How to ace your child’s primary 1 registration

Phase 1 of Primary 1 Registration has just begun! I remember very well what I call my “primary 1 jitters.” Just like you, I felt a mix of excitement and uncertainty and yes, the process can get a little intimidating. That’s why I’d like to share my story with you so you can get some ideas on how to ace your child’s Primary 1 registration!

Taking into consideration that my daughter was born in the year of the Dragon (2012), registration is even more competitive due to a high birth rate. This is why the first thing I did was to identify the school I wanted for my child. Parents need to understand that our decision will affect not only six years of our children’s lives but more importantly, their formative years. This is the period of rapid cognitive, social, emotional, and physical development. For me, it was important to find a school that not only had a strong academic curriculum but also gave importance to character building and values formation.

Creating the game plan is where the excitement kicks in. Other parents have their own stories to tell. As for me, my approach was hinged on logic. I knew that if I had a better understanding of the process, then my chance of getting my child into the school that I have chosen will improve as well. That is why the next thing I did was to understand the different phases.

Since my daughter is an only child, there was no way I could qualify for Phase 1 which is assured placement if you have another child currently studying at your preferred school. I could not do Phase 2A1 and 2A2 either since I am neither an alumnus of my preferred school nor a staff member. I qualified for Phase 2B which is meant for parent volunteers who should have rendered 40 hours of service in their preferred school starting June of this year or if parents get an endorsement from either an active community leader connected to an association or Church.

Here is what I discovered at this stage of the process. Being a parent volunteer, while truly admirable, is not a surefire way for you to get in especially if your preferred school has tons of registrants as compared to the number of vacancies. Sure, some schools offer a corresponding number of parent volunteers to actual vacancies, but most do not.

This is where understanding statistics comes very handy. The Ministry of Education (MOE) presents data per school with regards to the number of registrants every year. From there, you can identify the trend of the number of registrants in your preferred school. Here’s a link that you can use to do just that:

Statistics from high demand schools, such as my preferred primary school means registration will be very competitive. While being a parent volunteer is one effective pathway to get in, I felt the best option for me was to move. Priority admission is given to Singapore citizens (SC’s) living within 1km of the school so that was my chosen pathway. To check the nearest schools in your area using postal code, you can visit this link:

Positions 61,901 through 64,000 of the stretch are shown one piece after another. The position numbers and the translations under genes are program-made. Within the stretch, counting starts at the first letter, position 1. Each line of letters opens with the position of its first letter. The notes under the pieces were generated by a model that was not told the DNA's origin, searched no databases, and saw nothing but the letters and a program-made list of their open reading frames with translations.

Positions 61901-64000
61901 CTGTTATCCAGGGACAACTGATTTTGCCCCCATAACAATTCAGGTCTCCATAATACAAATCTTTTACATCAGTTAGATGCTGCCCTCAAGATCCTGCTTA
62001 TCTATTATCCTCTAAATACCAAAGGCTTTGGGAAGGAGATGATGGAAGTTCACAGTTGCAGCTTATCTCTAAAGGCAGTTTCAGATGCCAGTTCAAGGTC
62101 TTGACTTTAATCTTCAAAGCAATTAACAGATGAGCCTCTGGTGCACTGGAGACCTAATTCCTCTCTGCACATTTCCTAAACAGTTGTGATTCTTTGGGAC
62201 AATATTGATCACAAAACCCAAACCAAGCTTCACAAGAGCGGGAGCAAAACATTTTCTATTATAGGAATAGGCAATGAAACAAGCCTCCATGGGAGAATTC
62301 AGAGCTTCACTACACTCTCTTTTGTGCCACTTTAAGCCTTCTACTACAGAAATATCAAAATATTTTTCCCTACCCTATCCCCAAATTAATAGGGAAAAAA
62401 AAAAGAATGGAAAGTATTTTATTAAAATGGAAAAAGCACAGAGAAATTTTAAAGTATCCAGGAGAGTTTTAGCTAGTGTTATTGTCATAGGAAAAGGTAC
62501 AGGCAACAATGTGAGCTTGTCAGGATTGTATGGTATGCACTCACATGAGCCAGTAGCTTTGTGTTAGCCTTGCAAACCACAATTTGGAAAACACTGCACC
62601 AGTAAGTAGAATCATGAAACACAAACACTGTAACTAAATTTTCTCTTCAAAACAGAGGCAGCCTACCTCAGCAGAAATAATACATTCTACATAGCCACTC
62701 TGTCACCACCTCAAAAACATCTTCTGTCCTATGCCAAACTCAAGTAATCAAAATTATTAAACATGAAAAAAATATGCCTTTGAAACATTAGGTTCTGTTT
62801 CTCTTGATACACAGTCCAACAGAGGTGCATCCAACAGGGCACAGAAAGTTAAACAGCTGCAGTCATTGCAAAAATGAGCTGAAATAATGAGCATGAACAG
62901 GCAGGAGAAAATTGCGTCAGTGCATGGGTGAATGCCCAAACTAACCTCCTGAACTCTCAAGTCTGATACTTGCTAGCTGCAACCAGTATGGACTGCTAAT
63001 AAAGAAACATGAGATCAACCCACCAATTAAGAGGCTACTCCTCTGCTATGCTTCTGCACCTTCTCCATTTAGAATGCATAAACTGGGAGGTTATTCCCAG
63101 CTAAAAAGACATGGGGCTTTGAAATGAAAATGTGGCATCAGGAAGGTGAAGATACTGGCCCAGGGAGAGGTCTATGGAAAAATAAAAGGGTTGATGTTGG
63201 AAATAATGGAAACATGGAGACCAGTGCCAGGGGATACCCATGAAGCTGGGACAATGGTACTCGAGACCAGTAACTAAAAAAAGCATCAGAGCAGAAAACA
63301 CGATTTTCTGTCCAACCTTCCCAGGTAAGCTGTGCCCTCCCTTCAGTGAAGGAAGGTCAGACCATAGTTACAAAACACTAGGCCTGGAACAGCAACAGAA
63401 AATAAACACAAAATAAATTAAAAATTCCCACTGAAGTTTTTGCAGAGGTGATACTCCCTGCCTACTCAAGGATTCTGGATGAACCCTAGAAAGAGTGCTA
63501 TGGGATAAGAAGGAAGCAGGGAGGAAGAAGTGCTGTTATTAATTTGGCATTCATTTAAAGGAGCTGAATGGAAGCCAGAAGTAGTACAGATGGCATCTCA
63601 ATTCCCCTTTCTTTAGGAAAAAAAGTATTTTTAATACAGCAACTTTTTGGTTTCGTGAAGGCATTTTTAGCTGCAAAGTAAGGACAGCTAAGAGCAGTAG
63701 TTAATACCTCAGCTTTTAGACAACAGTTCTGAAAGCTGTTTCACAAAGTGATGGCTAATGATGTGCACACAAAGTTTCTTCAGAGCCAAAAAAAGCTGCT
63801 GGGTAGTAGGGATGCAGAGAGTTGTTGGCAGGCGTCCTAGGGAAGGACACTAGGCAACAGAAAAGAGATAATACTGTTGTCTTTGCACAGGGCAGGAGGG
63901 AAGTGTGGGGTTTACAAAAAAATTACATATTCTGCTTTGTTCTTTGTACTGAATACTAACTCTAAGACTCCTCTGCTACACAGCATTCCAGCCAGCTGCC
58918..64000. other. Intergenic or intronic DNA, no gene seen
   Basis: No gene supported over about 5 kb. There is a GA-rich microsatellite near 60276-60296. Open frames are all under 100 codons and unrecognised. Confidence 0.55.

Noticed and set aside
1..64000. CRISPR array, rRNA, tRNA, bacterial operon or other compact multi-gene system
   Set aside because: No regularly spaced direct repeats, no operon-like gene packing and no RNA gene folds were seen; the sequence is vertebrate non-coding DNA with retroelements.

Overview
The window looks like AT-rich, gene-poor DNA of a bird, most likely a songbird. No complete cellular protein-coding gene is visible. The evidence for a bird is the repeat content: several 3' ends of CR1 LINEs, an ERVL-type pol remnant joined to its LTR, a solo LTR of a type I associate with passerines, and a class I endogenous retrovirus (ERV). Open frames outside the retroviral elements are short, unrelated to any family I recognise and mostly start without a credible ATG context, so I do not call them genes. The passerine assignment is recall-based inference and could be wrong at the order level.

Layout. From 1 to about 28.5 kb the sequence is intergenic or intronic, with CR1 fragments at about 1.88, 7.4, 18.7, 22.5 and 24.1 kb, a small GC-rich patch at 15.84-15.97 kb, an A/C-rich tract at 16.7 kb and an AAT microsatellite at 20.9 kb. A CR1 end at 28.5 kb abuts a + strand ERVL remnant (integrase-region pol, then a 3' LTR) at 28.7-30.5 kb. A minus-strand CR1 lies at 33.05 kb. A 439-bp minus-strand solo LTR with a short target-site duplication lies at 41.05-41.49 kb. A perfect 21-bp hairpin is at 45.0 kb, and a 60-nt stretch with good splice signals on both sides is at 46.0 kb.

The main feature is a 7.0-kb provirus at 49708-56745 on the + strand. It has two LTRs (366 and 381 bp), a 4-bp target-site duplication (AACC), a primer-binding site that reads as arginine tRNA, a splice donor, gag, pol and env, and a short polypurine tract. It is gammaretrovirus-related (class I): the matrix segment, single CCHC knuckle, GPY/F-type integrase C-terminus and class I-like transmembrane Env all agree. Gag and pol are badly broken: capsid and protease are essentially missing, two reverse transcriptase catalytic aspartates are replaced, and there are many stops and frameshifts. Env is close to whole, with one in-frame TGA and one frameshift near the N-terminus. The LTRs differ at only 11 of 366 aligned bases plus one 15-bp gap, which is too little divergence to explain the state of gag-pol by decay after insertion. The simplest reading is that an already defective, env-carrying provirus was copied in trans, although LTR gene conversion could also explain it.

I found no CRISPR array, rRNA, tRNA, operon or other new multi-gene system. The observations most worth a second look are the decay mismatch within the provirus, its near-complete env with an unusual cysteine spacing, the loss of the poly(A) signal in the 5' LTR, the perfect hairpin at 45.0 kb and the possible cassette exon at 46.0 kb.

Finally, some key takeaways.

One, have more than one school in mind for your child. While we can only register one school at a time, having three options is good for research and a fall back plan just in case. To illustrate the importance of having more school options, at Phase 2C, you can choose to register on the last day as the school will show the number of registrants staying within 1 to 2km. If there are remaining slots, then you can register. However, if the school announces that there is a need to proceed to ballot even among children living within 1km from the school, then it would be best to look at other school options. I was lucky enough to get into my first option which was a high demand school but provided enough vacancies so there was no more balloting for SC’s living within 1km from the school.

Second, understand the statistics. Some schools are so high in demand that by Phase 2A2, they have about 20 to 30 vacancies left. Even if you live a somersault away, these vacancies will still be balloted. This is where option 2 and option 3 will be useful.

Finally, plan ahead. There is no substitution for preparation. If you have an older son and a younger daughter, enrol in a co-ed school. This way, you do not have to go through two separate processes when your daughter reaches school age. If you have to change residences to improve your chances of getting into the school you want, make sure that you move well before registration season. For your address to be formally attributed to you, you have to stay in the said address for at least 30 months from the time of registration. Being prepared is half the battle so plan!

Yes, primary 1 registration might be intimidating but it offers you an opportunity to have something to be excited about. Our child’s first foray into school is a major milestone so let us enjoy every moment of it!

As for me, I enjoyed the process and I’m happy to report that my child is doing very well in school. In my next article, I will be talking about how to prepare your child for Primary 1 so join me in my parenting journey at Millennials Mummy Kelly!

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